Progressive Christians are calling out Texas pastor Robert Jeffress for his prediction that America will face a “Civil War-like fracture” if President Donald Trump is impeached.
Jeffress said in an interview Sunday on “Fox & Friends” that evangelical Christians across the country are “angry” about Democrat-led impeachment proceedings.
“I do want to make this prediction this morning: If the Democrats are successful in removing the president from office, I’m afraid it will cause a Civil War-like fracture in this nation from which this country will never heal,” said Jeffress, pastor of a Southern Baptist megachurch in Dallas and a longtime supporter of Trump.
The House last week began an impeachment inquiry following a whistleblower’s allegations that Trump abused his office by urging the president of Ukraine to open an investigation whose targets would include Trump’s potential rival in the 2020 election, former Vice President Joe Biden.
Trump posted Jeffress’ comments to his own Twitter feed on Sunday evening.
Jim Wallis, founder of the progressive Christian magazine Sojourners, said he considered Jeffress’ reference to the Civil War to be irresponsible. And by retweeting that statement, Wallis said Trump is giving his supporters “permission” to feel upset.
“Trump since entering political life has evoked, capitalized on, and fanned America’s worst demons — demons like racism, xenophobia, and misogyny,” Wallis, who identifies as evangelical, told HuffPost. “It’s hard to say how much anger was already there in his white evangelical supporters, who have felt for decades like their pride of place in American society and culture is being eroded or actively under assault, and how much anger is new and the result of Trump’s incitement.”
Either way, Wallis said he believes the “threat of evangelical anger is real.”
On Monday, Jeffress told HuffPost he stands by his statement. He insisted that he wasn’t “advocating or even predicting an actual Civil War.” He said he was asserting that the impeachment push against Trump would have “devastating, long-lasting effects on our country.”
“The only reason I invoked the Civil War is it represented the greatest fracture in the spirit of our nation that we’ve experienced before and those effects continue 160 years later. So I do think that it was an accurate analogy to describe the division in our country,” Jeffress said. “I’m not predicting there’s going to be riots in the streets; I certainly wouldn’t advocate that, but I think the fracture of our nation’s spirit is something that could be almost as devastating.”
Asked if he thinks Trump’s rhetoric ― concerning immigration or race, for example ― has been the source of some of that fracturing, Jeffress said, “No, I really don’t.”
“I know President Trump, I’ve known him for four years, I’ve never seen one scintilla of evidence of racism in him, personally,” the pastor said.
Jeffress’ Civil War reference was criticized by progressive Christians on Twitter, some of whom also decried the fierce loyalty that white evangelicals like the pastor have shown toward Trump.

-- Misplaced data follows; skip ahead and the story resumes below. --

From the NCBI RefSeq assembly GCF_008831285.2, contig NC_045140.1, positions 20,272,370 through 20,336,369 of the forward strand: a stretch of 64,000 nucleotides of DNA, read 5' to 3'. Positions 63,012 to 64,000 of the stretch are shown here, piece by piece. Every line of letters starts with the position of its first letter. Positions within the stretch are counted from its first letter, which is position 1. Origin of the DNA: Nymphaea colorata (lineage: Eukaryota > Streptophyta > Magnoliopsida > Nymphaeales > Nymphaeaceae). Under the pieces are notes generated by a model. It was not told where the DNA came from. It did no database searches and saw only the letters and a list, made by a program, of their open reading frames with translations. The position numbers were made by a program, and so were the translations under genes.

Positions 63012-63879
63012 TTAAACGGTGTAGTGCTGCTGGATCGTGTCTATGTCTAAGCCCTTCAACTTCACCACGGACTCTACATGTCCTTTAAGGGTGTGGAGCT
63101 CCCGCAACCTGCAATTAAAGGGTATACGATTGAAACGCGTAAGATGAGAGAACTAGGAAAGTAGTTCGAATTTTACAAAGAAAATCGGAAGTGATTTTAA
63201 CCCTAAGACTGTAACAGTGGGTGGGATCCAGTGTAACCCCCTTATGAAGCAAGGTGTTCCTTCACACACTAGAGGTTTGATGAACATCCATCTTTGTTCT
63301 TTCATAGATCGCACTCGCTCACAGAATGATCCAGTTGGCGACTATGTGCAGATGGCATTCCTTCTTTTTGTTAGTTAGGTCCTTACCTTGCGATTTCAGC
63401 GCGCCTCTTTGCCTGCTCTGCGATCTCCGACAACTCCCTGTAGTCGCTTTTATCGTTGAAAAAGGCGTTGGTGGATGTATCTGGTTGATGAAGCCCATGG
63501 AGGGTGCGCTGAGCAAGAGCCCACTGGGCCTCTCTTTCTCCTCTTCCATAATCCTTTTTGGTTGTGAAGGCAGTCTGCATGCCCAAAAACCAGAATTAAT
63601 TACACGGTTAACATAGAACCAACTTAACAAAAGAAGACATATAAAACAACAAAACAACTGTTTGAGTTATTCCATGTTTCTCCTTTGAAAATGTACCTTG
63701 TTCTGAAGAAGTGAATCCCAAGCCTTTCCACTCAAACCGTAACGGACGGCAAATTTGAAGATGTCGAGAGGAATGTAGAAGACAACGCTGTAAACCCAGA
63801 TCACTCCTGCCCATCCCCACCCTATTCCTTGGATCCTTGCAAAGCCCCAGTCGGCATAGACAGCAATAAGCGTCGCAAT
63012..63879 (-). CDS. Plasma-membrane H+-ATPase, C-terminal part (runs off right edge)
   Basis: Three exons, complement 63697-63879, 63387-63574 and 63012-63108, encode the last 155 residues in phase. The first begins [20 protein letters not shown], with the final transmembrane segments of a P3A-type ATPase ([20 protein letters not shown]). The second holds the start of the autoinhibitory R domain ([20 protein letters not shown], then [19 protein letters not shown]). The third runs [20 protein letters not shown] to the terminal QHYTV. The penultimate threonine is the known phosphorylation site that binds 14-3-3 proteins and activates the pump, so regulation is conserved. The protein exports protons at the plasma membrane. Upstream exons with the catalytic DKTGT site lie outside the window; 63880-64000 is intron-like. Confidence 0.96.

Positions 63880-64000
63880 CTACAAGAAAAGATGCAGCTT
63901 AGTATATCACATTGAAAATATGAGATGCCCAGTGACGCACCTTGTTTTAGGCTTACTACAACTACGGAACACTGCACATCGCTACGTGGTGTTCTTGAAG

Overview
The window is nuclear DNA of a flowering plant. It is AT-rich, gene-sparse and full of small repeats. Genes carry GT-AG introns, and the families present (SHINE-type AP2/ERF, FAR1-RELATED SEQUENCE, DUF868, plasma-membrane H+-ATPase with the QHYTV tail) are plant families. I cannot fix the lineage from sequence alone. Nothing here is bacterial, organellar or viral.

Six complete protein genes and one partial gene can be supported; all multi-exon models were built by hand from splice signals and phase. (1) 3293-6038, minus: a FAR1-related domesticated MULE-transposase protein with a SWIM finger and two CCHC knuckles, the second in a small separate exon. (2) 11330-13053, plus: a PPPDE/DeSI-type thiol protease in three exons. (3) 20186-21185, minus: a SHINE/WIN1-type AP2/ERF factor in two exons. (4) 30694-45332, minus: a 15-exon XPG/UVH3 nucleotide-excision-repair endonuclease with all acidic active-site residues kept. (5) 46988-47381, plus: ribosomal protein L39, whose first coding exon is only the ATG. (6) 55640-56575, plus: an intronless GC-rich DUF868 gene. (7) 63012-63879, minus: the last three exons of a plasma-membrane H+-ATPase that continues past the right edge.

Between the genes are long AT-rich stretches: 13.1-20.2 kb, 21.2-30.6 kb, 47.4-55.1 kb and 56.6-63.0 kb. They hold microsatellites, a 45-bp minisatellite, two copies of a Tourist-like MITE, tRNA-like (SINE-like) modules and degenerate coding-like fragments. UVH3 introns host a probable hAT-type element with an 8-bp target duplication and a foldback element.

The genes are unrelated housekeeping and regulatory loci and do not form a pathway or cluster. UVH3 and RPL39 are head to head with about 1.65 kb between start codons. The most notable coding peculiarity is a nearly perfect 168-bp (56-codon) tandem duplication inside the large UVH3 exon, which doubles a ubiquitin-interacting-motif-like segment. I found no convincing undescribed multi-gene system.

Jonathan Wilson-Hartgrove, a Baptist minister in Durham, North Carolina, told HuffPost that he thinks white evangelicals’ continued support for the president reflects the religious group’s desires to cling onto political power. On Twitter, Wilson-Hartgrove noted that the late Southern Baptist evangelist Billy Graham defended President Richard Nixon as the Watergate scandal unfolded ― and that Graham ultimately regretted that stance.
Wilson-Hartgrove said that theology grounded in white supremacy ― which he described as “slaveholder religion” ― has a tendency to use the Bible to silence moral critique, justify the marginalization of minorities, and support efforts to keep white Christians in power. He said he sees evidence of this mentality in the Biblical language Trump’s Christian allies, like Jeffress, use to defend the president.
″[Jeffress] is saying God put Donald Trump in this position to serve God’s interests and if you criticize Donald Trump, you’re criticizing God,” Wilson-Hartgrove said. “That’s precisely the reading of the Bible slaveholders depended on to say that when abolitionists challenged slavery, they were really challenging God’s order.”
Asked how he’d respond to the critique that he’s supporting Trump because of how the president privileges the concerns of white Christians, Jeffress said he hasn’t experienced a racial divide over Trump at his own church in Dallas.
“Our own church, First Baptist Dallas, is a very diverse church,” he said. “Minority members of our church who support President Trump do so because they realize and believe he is the most pro-life, pro-religious liberty, pro-Israel president we’ve had in history.”
Wallis said many of the progressive Christians he’s been in touch with believe that the whistleblower’s complaints against Trump are so egregious that “the cost of not moving forward with an impeachment inquiry would be even higher.”
Wilson-Hartgrove said he sees the impeachment inquiry as an issue of “public justice.”
“Standing up for democracy is an important part of the common good,” he said. “Those who are using faith to defend these abuses of power and injustice are in fact not only being disingenuous, they are betraying the faith that we share.”